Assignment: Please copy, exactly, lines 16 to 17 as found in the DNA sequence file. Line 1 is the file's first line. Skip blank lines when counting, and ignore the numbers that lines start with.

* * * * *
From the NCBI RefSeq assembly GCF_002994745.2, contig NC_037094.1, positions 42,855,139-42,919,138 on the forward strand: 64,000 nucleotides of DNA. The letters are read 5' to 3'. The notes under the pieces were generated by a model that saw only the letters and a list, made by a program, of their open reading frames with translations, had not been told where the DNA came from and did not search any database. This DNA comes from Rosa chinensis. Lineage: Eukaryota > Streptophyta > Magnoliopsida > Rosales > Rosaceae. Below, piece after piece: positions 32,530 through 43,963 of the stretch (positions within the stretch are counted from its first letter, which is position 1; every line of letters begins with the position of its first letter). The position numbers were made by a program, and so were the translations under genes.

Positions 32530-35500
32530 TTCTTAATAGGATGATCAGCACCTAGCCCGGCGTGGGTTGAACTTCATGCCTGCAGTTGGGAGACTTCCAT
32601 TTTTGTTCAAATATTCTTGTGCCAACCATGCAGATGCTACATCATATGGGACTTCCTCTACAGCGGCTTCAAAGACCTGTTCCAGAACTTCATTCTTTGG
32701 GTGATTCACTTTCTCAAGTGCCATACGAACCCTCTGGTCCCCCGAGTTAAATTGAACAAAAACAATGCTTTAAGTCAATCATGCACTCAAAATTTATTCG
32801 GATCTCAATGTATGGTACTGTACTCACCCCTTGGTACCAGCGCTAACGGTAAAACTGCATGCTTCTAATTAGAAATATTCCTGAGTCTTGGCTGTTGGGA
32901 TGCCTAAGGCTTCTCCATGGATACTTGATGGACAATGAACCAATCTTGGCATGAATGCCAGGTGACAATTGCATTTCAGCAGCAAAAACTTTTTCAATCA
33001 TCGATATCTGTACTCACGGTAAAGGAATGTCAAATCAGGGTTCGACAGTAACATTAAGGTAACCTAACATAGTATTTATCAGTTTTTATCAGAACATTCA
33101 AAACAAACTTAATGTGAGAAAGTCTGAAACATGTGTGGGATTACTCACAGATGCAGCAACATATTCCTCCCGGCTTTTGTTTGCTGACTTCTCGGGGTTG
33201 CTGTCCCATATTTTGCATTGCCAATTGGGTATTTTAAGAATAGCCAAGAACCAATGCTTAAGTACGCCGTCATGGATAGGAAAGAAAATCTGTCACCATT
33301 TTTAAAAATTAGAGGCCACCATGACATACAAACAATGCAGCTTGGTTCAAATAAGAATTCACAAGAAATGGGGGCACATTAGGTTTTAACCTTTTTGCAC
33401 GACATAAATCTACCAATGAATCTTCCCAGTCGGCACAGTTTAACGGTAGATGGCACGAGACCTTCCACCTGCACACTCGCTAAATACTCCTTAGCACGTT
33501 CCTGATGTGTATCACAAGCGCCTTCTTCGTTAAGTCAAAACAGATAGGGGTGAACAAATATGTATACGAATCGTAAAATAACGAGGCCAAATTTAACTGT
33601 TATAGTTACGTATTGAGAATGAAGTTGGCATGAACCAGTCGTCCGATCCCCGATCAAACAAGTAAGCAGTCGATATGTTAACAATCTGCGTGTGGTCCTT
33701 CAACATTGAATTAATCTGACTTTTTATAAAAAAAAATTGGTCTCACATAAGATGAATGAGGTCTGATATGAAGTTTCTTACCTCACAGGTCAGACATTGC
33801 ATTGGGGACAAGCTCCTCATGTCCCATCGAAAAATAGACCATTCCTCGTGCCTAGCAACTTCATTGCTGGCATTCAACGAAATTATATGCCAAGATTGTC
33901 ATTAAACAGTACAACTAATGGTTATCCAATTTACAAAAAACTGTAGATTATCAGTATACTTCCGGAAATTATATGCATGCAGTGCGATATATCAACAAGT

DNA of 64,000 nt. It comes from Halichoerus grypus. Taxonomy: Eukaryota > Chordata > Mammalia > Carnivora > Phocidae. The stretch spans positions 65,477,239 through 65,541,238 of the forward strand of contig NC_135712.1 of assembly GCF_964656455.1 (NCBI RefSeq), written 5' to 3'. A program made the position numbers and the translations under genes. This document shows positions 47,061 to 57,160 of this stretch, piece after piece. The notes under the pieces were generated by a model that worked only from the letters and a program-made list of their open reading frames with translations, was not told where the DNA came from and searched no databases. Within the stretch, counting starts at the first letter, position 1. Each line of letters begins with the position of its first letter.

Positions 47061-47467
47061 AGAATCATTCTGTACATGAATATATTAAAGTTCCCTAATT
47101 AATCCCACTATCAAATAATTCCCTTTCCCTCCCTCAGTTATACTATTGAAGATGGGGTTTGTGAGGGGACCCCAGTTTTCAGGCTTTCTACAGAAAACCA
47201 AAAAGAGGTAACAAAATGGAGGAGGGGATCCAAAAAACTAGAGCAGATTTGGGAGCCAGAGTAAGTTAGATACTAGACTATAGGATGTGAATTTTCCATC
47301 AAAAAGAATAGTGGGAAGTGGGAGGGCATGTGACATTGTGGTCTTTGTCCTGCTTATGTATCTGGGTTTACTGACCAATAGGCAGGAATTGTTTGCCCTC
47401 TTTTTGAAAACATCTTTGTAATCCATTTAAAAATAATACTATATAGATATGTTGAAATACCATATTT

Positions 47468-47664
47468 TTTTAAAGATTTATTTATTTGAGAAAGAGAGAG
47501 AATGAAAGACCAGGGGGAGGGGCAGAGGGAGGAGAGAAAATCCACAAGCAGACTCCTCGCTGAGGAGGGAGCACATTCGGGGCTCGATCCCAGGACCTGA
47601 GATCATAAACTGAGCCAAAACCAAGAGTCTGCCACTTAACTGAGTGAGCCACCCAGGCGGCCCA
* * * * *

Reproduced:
33801 ATTGGGGACAAGCTCCTCATGTCCCATCGAAAAATAGACCATTCCTCGTGCCTAGCAACTTCATTGCTGGCATTCAACGAAATTATATGCCAAGATTGTC
33901 ATTAAACAGTACAACTAATGGTTATCCAATTTACAAAAAACTGTAGATTATCAGTATACTTCCGGAAATTATATGCATGCAGTGCGATATATCAACAAGT